THIS weekend marks the end of another Creole Heritage Month, the last lap starting with Jounen Kweyol (Creole Day) tomorrow.
Watching the hype, observing the bling and following the trending Madras fashions donned during this final Kweyol week, one cannot but agree with those who proudly proclaim that the once-scorned language has come a long way.
It’s been 35 years since Jounen Kweyol was first celebrated here thanks largely to the historical efforts of the Folk Research Centre (FRC). Surely — as we are often reminded — ‘Kweyol la Vivan!’ (‘Creole is Alive!’). We’ve also had such themes as ‘Kweyol-la kamache.’ (‘Croele language is walking’.
But where is it all going? The annual celebration has spread far beyond the hands of the organizers. Never mind certain communities being chosen as official venues each year, it’s become a national celebration touching every home, community, town and village, district and region – indeed, people everywhere – one way or another.
The road has been long and the successes many. With the same Kweyol spoken here also spoken by millions in many other Caribbean countries, as well as other regions and on continents, there’s now an International Creole Day (October 28) set by the United Nations and observed worldwide.
There are similar widespread celebrations in many other places, even though not always as country-wide as in Saint Lucia and Dominica. But there too, much more is being done to take the language forward and give it that place and role it deserves as a native tongue or national language.
In some places more than others, the levels of pride of indigenous language are higher than others.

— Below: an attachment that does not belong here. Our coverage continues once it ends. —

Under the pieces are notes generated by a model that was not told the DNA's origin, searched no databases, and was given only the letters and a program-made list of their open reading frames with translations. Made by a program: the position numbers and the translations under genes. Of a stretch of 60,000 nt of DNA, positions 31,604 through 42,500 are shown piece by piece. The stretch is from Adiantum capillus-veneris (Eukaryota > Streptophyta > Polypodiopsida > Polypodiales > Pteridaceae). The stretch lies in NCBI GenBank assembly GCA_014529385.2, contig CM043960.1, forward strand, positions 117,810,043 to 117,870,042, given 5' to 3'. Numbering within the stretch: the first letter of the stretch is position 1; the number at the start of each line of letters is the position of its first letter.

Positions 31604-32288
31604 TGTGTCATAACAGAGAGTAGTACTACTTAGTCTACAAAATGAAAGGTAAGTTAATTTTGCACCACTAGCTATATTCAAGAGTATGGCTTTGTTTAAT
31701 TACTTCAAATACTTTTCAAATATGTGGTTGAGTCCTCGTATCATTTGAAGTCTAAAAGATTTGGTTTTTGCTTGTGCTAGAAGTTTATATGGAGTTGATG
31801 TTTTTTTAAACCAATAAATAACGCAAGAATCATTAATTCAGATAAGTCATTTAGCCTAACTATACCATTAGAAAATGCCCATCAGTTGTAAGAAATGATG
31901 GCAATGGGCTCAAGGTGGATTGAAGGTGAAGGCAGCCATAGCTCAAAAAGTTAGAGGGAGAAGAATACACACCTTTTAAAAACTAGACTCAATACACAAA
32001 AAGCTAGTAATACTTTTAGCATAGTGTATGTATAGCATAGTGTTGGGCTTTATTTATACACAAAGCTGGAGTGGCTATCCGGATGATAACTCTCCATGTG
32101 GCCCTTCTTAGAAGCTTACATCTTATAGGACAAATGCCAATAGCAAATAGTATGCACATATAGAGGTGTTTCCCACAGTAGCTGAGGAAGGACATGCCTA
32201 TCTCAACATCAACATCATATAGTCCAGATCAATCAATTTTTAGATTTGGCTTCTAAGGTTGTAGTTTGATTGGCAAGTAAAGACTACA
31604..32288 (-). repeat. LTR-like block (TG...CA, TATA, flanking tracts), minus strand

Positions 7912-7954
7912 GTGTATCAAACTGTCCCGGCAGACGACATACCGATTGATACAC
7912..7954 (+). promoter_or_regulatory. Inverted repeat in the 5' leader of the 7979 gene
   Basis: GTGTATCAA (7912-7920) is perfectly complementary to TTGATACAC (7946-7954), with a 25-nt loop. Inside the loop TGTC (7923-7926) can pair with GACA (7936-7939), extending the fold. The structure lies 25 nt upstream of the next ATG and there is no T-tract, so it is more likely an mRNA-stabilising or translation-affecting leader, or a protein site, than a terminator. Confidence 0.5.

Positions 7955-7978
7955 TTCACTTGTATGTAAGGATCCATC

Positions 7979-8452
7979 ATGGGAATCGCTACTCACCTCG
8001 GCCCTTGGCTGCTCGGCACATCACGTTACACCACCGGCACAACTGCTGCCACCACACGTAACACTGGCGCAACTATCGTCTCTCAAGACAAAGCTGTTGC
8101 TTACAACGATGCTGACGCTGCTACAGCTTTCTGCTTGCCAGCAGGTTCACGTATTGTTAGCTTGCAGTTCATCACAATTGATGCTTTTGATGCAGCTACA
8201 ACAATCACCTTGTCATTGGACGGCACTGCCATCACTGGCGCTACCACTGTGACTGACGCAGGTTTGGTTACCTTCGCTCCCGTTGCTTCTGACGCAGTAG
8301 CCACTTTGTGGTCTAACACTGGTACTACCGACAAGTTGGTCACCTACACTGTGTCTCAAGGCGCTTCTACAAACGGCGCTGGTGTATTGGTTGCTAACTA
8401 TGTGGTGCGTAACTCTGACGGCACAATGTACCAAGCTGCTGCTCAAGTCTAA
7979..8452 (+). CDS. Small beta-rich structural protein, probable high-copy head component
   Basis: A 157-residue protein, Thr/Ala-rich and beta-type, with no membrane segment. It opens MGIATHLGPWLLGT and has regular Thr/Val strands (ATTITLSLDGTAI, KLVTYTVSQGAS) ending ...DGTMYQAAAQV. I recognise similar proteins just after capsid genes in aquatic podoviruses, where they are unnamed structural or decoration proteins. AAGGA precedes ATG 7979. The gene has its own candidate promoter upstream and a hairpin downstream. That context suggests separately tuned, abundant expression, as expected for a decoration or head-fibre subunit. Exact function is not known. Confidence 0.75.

Closer to home, Kweyol Classes are being taught at university level in Martinique and Guadeloupe – so, why not here too? Which begs another question: Are Kweyol Language certificates gained in a French educational institution duly recognized within CARICOM?
When Dame Pearlette Louisy frist included significant portions of Kweyol in her Throne Speeches in 1997 and continued throughout her reign at Government House, the language was also proclaimed as having equal standing with English. Twenty years later, where’s our Mother Tongue?
After three-and-a-half decades of Jounen Kweyol and countless Creole Heritage Months, it’s time to take Kweyol to another level here. Where next will be determined by where we are and where we want to go. But we must move on.
The FRC’s primary objective was to reassert the prominence of the dominant local language, even though not advocating its dominance. That objective has been over-achieved.
The FRC’s headquarters at Mount Pleasant was the one best place that could have provided answers, but its destruction by fire robbed the nation of its best chance it still has to rise and soar like an egret to continue the great works of the Harry Simmons Folk Academy and the annual St. Lucia Studies Conference, among other such works important to preserve, nurture and promote our national cultural heritage on all fronts.
Everyone celebrating Jounen Kweyol this weekend owes it all to the FRC’s primary efforts to achieve its First Mission.
Now, the annual observance has also become a vibrant commercial activity guaranteed to bring a profit every October.
But, listening to all the advertisements of the wide range of creole foods and drinks, music, song and dance to be held in every nook and cranny across Saint Lucia this weekend, did anyone hear anything planned to raise funds to help the FRC secure a new home?
Awah! Now, we can better than that.
Meanwhile, enjoy the special Kweyol Heritage Month supplement in this issue and the added features in this weekend’s Canelles.
Bon Fet Kweyol!